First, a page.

Verne Strickland Blogmaster / July 15, 2012
NYCHA has sat on the money while deciding what to install and where. Tenants at public housing, where shootings have seen a double-digit spike, say inaction is mind-boggling.
By Barry Paddock , Kerry Burke AND Greg B. Smith / NEW YORK DAILY NEWS
Published: Friday, July 13, 2012, 3:00 AM
Updated: Friday, July 13, 2012, 3:00 AM
Front page of the Friday, July 13, 2012 New York Daily News.
More than $40 million has been designated for security cameras in city projects over the last eight years, but no cameras have been installed due to foot-dragging by the New York City Housing Authority.
“They’ve just been sitting on that money without doing anything with it? That’s an outrage,” said Jose Rivera, whose 3-year-old son Isaiah was shot last week during a gun battle at the Roosevelt Houses in Brooklyn. “That’s totally outrageous.”
Twelve cameras cover Roosevelt’s nine buildings over four city blocks, none of which are monitored 24 hours a day. And Isaiah’s building has no cameras at all.
All told, $42 million in taxpayer money earmarked by politicians for cameras has accumulated since 2004. But NYCHA has sat on the money while trying to figure out exactly what to install — and where.
Last year, the housing agency froze the City Council funds so it could create a task force to develop a full-time, coordinated monitoring system for its 334 projects.
The panel recently identified 80 crime-plagued projects desperate for cameras. As of this week, not a single one from the $42 million kitty was up and running.
“They need to put them here,” Rivera said, speaking in his apartment as a recovering Isaiah played at his feet. “It might prevent what happened. It would make this building a lot safer. There’s a lot of drug peddling in the building. I’d like for there to be cameras. This has to stop.”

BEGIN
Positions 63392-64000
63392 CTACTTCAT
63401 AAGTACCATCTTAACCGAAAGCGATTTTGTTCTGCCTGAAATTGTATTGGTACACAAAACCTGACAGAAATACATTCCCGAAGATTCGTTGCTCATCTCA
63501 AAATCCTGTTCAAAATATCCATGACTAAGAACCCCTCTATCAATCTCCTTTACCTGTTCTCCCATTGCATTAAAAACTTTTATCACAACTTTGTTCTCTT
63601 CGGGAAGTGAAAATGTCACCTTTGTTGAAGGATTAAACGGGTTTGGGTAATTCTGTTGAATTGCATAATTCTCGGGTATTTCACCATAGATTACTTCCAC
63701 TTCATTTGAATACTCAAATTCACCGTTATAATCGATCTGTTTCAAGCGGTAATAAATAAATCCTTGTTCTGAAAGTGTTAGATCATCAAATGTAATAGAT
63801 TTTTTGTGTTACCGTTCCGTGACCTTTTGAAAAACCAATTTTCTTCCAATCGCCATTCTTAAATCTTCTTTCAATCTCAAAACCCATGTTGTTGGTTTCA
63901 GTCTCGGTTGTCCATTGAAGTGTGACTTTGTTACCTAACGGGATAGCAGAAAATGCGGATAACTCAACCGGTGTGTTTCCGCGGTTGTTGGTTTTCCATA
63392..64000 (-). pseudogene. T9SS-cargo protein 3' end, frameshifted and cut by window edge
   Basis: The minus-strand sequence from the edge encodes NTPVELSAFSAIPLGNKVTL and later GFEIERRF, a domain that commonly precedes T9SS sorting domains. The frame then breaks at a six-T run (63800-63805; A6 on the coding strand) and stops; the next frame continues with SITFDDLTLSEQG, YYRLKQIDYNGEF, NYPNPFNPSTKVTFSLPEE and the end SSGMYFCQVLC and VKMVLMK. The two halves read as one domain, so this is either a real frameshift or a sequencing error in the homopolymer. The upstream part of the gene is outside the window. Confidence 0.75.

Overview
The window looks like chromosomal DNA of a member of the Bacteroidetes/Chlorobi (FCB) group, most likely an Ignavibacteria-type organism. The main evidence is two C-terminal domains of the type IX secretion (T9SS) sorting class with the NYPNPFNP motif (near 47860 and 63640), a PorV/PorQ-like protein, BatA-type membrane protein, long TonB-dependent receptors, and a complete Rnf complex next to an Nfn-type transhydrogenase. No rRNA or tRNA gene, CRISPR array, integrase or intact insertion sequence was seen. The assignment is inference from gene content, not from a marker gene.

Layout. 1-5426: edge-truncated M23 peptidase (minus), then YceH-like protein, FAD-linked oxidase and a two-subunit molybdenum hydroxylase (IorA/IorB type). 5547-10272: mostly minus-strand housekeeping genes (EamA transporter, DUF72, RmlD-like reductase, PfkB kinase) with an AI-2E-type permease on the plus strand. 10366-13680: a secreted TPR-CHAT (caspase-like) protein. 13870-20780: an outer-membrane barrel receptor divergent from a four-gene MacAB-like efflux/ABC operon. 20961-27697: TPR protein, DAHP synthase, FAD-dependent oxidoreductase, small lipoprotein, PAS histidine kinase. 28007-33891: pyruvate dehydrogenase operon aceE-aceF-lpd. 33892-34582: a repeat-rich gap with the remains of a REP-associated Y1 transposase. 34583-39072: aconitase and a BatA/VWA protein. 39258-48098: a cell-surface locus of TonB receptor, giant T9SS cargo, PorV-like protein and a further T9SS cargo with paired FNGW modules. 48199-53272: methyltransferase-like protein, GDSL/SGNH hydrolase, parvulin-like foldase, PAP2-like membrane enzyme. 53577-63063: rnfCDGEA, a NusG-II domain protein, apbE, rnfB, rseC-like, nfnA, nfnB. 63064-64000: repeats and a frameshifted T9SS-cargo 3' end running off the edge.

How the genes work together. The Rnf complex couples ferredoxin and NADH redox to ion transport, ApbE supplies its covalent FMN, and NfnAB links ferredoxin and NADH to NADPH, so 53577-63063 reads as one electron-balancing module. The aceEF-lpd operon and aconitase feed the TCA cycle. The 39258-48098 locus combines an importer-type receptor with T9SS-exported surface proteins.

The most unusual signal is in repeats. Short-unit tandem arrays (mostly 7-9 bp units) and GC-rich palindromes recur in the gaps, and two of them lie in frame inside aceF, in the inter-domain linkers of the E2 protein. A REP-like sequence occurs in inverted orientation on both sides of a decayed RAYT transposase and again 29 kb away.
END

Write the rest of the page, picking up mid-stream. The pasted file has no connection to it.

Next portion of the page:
When Officer Brian Groves was shot at the Seward Park Houses last week, a bullet-resistant vest saved his life. Security cameras could have identified the gunman, but they won’t be installed until next year. The shooter remains at large.
“Please, we need the cameras now,” pleaded Carmen Orta, 71, a tenant at the high-crime development on the lower East Side. “If we had the cameras, they would know who shot that cop. He would be in jail already.”
Manhattan Borough President Scott Stringer said the red tape puts residents in danger.
“When money for security upgrades is staring the Housing Authority in the face and they don’t act, it puts everybody at risk,” Stringer said.
In February 2011, Stringer set aside $400,000 for cameras in the Baruch Houses on the lower East Side after tenants opened an elevator to find the body of Jomali Morales, 42. She was dead after someone stabbed her 11 times.
Police never got a clear image of her attacker. There were no cameras, even though residents had long demanded them. And 16 months after Stringer set aside the money, criminals can still operate without fear of cameras.